How to survive New Year’s Eve

ID-100277It’s the midway point between Christmas Day and the New Year that is the most daunting of the festive period.  For many, there will be the inevitable leftovers of Christmas dinner to polish off. And for others there will be the repeat dinners at the homes of in-laws and aunts and uncles that not only require making room for yet more turkey and yet more bread sauce, but monotonous motorway journeys and interminable conversations with Uncle Harry about the current status of his gastrointestinal plight.

While the indulgences of Christmas itself are now a fuzzy memory, you know that there will almost certainly be yet more to come on New Year’s Eve — if not before. So, if you are going to make it through to New Year’s Day with your dignity (as well as your liver) intact, you need a plan.

Rule #1: Don’t drink during the day

I can hear your cries; only a killjoy enforces a no-drinking rule during the day. But how many of us feel genuinely good in the morning following an entire day of indulgence? If you stay away from the booze until the evening you are at least giving yourself a fighting chance. While this is a good plan for New Year’s Eve itself, it also applies to the entirely of the festive season. Everyone has that family member who starts sipping the whisky from 11am each day over Christmas. Just ask yourself, do you want to be that person?

 Rule #2:  Pace yourself

In many ways this is connected to the first rule. The festive period is a marathon, not a sprint, and the opportunities to revel are plenty. But if you have any intentions of remaining upright and conscious at midnight on NYE, you might want to sip your drinks slowly rather than guzzle them as though it’s your last day on Earth.

For some, this can prove challenging. I recall one New Year’s Eve when a friend of a friend clocked my bottle of Irish whiskey, apparently his favourite, and chugged it as though it were Powerade. On the same night, someone who had been drinking neat spirits out of a pint glass ended up lying prone in the middle of the street with traffic having to divert around him. Hint: If you’re already slurring your words before 8pm, you’re doing it wrong. No really, you are.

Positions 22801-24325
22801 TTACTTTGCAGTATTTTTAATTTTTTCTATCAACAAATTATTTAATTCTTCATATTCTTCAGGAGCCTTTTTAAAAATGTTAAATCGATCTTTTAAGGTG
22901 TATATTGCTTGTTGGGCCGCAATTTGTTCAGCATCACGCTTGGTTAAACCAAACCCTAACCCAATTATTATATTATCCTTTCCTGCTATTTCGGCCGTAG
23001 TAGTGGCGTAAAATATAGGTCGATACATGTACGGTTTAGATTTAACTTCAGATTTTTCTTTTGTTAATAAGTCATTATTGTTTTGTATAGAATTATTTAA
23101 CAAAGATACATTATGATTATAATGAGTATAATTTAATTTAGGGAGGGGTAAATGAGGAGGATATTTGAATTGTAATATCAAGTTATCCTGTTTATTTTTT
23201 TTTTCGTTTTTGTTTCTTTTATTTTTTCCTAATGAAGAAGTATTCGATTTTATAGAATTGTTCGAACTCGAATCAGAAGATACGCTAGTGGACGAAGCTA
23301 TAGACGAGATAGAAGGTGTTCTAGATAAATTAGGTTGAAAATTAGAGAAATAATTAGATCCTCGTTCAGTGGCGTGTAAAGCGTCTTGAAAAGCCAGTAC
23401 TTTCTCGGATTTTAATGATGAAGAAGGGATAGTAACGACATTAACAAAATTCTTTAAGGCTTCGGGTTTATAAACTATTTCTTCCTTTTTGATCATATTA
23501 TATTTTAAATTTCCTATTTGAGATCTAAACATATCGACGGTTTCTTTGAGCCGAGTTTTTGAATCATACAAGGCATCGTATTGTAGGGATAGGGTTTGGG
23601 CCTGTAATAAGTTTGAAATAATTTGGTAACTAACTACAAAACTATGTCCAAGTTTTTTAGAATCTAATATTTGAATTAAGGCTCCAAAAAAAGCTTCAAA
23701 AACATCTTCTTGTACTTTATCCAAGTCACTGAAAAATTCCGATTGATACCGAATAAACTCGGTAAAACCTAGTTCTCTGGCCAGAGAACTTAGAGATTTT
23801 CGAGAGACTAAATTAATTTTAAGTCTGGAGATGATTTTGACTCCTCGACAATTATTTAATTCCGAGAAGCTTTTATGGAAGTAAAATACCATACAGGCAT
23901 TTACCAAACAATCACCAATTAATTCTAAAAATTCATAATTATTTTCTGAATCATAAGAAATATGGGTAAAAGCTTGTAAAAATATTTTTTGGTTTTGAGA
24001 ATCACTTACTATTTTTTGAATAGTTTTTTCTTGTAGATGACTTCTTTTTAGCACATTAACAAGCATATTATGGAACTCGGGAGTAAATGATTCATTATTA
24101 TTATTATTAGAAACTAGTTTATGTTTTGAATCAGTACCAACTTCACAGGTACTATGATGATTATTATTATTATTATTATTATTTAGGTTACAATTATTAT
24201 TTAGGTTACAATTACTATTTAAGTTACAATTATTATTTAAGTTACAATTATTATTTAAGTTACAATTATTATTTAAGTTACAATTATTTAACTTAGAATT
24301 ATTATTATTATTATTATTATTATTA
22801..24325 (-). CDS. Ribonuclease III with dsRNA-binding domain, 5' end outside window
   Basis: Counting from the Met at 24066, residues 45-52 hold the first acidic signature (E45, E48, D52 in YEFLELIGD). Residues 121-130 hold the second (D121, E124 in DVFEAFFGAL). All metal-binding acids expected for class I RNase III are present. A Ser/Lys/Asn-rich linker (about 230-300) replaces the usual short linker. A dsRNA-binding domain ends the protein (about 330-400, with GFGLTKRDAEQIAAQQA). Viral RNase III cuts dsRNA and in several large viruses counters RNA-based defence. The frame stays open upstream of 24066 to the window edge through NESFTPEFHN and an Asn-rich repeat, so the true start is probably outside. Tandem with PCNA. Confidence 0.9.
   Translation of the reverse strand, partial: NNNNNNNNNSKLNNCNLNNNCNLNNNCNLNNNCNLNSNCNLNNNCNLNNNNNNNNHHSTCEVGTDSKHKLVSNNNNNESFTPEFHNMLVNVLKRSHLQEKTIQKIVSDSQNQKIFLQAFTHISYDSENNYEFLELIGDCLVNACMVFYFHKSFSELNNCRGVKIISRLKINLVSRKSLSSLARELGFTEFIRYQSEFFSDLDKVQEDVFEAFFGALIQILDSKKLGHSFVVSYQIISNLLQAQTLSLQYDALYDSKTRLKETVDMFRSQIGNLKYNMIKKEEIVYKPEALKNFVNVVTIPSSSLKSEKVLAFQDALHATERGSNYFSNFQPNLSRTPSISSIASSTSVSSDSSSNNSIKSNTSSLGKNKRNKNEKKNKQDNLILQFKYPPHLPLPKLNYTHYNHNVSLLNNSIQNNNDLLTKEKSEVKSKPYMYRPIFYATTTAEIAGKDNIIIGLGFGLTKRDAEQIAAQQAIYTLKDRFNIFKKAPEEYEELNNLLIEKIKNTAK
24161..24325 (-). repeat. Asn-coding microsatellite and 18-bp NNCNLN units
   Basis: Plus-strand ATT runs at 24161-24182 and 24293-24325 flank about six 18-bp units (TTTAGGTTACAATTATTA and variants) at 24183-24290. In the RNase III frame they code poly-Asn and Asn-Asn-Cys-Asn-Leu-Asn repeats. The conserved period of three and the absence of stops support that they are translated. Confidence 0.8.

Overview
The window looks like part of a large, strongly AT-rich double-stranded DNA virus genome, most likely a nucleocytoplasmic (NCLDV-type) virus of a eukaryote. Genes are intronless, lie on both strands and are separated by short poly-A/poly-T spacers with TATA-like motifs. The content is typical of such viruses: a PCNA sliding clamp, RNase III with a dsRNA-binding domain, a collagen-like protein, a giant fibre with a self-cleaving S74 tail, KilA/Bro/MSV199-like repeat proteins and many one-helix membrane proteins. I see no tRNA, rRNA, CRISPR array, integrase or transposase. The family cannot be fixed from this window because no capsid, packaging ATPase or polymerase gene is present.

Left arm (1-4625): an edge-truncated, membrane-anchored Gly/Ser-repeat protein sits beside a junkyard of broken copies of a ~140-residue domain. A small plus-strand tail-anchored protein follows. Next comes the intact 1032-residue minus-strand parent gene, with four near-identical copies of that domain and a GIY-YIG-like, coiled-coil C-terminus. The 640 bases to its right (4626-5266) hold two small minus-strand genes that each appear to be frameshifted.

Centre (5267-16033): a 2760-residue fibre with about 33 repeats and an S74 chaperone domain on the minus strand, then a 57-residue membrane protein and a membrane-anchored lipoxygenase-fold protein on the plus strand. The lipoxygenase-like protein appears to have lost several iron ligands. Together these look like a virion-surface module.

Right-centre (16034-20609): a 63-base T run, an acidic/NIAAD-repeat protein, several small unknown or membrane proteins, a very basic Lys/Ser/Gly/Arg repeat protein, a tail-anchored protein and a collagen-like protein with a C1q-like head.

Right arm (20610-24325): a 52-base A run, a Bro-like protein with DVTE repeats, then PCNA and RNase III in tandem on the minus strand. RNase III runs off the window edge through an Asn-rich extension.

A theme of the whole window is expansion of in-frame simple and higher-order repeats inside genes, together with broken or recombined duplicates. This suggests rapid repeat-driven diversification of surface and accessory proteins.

Rule #3: Take a break

One the best things I did this year was to sip my drink slowly and stop drinking wine midway through dinner at my company’s Christmas party. By the time the event ended and I headed for home, it was almost as though I hadn’t drunk anything at all. If you have any hope of lasting until the wee hours of New Year’s Day, there’s no harm in putting the drink down for a while.

Rule #4: Beer (and fizz) before wine…

This is perhaps the most important and was the inspiration for this blog. Looking back at every celebration that ended in pain, a key component of my undoing has been mixing the wrong kind of drinks at the wrong time. Most of the time, this undoing was caused by the (over) consumption of some form of sparkling wine following an evening of drinking more than enough still wine, the only outlier being an ill-fated decision to knock back an after-dinner espresso martini a couple of months back.

Let’s not skirt around the issue: sparkling wine can and will get you drunker faster if decided to mix it with other drinks. While often regarded as a myth, there is some evidence that carbonated alcohol, such as Champagne, accelerates inebriation.  Anecdotally, I would agree. Sadly, this sort of reaction does not bode well for New Year’s Eve if preferred drink for midnight is Champagne or one of its analogues. There is also some evidence that beer or another other fizzy alcoholic drinks can have the same effect, but I can say from experience that the only culprit for me is sparkling wine, whether English fizz, Cava, Champagne or Prosecco.

Rule #5: Eat

Your liver typically process one standard drink per hour. The quicker you knock them back, the harder and longer your liver has to work after you drink. Growing up in Canada, the typical night out didn’t start until well after 9pm, which usually meant having a sensible dinner earlier in the evening. Upon moving to the UK in my mid-20s, I quickly realised that priorities were much different as nights out usually began straight after work. Anyone in the UK who has Canadian or American friends knows what I am talking about.

The  fact remains that your body absorbs alcohol more slowly following a meal, up to three times slower depending on the type of food consumed. Think about it; that can make all the difference between a romantic midnight kiss with your significant other at midnight or making an unsuccessful and embarrassing pass at your best friend’s sibling.

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